Navient’s facing lawsuits and demands from a range of individuals and organizations, all accusing the company of servicing loans with extreme greed.
Student loan service Navient is beset by lawsuits, several of which accuse the company of ripping off borrowers by ignoring legal proceedings and levying illegal fees.
Since 2017, some 30,000 student loan borrowers are suing lender Navient for pursuing payments even after their debt was discharged by bankruptcy.
The case, however, isn’t especially straightforward. Yahoo! News notes that Navient refused to recognize discharged loans largely because there was uncertainty as to which kinds of student loans could be discharged by bankruptcy.
“We began these cases in 2016 at a time when there was some confusion in the law regarding what types of student loans couldn’t be erased in bankruptcy,” said attorney Austin Smith, who’s representing multiple plaintiffs in the class action against Navient. “Since that time, more than a dozen courts across the country have agreed with us that these types of student loans are dischargeable and rejected Navient’s increasingly irrational arguments that have sought to prolong and delay this process.”
Smith says she and her colleagues want Navient to stop collecting—and stop attempting to collect—discharged loans.
Furthermore, the class wants Navient to provide recompense for payments it took from borrowers who’d already had their debts discharged.
“We have tried informally to get Navient to stop, and they have refused to stop,” Smith added. “And Navient refuses to stop because it believes that the profit to be earned today exceeds whatever nominal penalty is imposed tomorrow for violating the law. We are now asking the court to make Navient stop, and stop now.”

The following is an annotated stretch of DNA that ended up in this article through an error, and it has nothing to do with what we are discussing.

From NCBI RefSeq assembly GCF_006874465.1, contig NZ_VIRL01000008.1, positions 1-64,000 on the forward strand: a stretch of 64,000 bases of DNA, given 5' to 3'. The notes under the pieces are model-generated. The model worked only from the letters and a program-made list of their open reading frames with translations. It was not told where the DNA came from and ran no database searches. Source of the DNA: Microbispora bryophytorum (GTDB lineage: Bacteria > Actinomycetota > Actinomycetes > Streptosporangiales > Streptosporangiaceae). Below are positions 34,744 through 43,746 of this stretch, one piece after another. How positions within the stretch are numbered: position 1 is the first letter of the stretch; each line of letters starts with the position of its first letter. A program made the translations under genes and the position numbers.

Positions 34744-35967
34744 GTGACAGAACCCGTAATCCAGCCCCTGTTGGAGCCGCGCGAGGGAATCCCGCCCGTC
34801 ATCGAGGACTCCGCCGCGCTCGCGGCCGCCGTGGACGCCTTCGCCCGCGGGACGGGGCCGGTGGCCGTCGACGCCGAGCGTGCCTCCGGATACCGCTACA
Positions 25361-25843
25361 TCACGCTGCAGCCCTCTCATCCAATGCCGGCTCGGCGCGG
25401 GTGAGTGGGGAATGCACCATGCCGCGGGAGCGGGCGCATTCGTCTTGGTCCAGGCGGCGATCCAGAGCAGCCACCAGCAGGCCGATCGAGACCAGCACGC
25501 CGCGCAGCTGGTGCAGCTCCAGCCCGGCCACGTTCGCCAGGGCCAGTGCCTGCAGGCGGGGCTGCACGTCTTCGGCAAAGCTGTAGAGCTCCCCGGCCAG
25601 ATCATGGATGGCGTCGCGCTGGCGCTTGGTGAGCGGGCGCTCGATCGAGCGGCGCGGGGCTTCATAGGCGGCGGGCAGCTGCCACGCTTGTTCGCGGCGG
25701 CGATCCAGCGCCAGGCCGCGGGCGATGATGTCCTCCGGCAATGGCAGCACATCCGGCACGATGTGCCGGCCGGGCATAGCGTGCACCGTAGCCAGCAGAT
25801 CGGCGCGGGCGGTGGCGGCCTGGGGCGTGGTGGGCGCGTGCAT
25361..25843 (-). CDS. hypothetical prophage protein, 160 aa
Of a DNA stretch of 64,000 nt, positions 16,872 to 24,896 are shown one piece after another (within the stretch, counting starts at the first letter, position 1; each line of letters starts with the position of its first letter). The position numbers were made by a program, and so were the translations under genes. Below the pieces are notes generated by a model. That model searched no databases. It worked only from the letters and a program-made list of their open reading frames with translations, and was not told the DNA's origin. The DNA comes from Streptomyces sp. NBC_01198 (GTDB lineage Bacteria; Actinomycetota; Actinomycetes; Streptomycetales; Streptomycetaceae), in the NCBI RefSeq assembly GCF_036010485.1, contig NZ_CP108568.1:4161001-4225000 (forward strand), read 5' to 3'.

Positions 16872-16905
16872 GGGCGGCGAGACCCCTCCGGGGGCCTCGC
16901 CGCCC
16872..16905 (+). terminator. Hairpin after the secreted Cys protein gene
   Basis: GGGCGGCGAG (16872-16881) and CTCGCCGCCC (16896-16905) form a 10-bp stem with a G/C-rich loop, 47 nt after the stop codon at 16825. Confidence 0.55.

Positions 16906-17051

Yahoo! News notes that, if successful, the lawsuit could win relief for 30,000 class members as well as up to a half-million other borrowers who are facing harassment from other lenders.
Navient, though, has a long history of engaging in deceptive business practices. Another lawsuit, filed on Friday, accuses Navient of predatory overcharging. There, the lead plaintiff—named as Miguel Rivera by Forbes.com—recounts how he was enrolled in an Income Based Repayment plan, or IBR.
Under IBR, enrollees who make less than 150% of the federal poverty limit for their household size are not required to make any loan payments.
In his suit, Rivera notes that he was intermittently homeless, surviving on a meager income. Because he often earned next to nothing from one month to the next, he qualified for IBR’s poverty exemption.
But on Rivera’s next bill, he found a $23.39 fee. Rivera paid it, thinking it was the amount he owed on his income-based repayment plan. In reality, though, that $23.39 was a late fee for a payment Rivera had earlier missed.
Instead of applying Rivera’s payment to the late fee, Navient automatically routed it to Rivera’s loan interest. So, one month to the next, the same late fee kept appearing on Rivera’s invoice, and Rivera kept paying it because he thought it was part of his bill.
In total, Rivera says he made $1,100 in payments he wasn’t legally required to make.
Navient’s history of cheating borrowers has also attracted attention from the federal government. In late January, Massachusetts senator and Democratic presidential contender Elizabeth Warren alleged that Navient owes the government $22.3 million, having claimed special allowance payments and subsidies for ineligible student loans.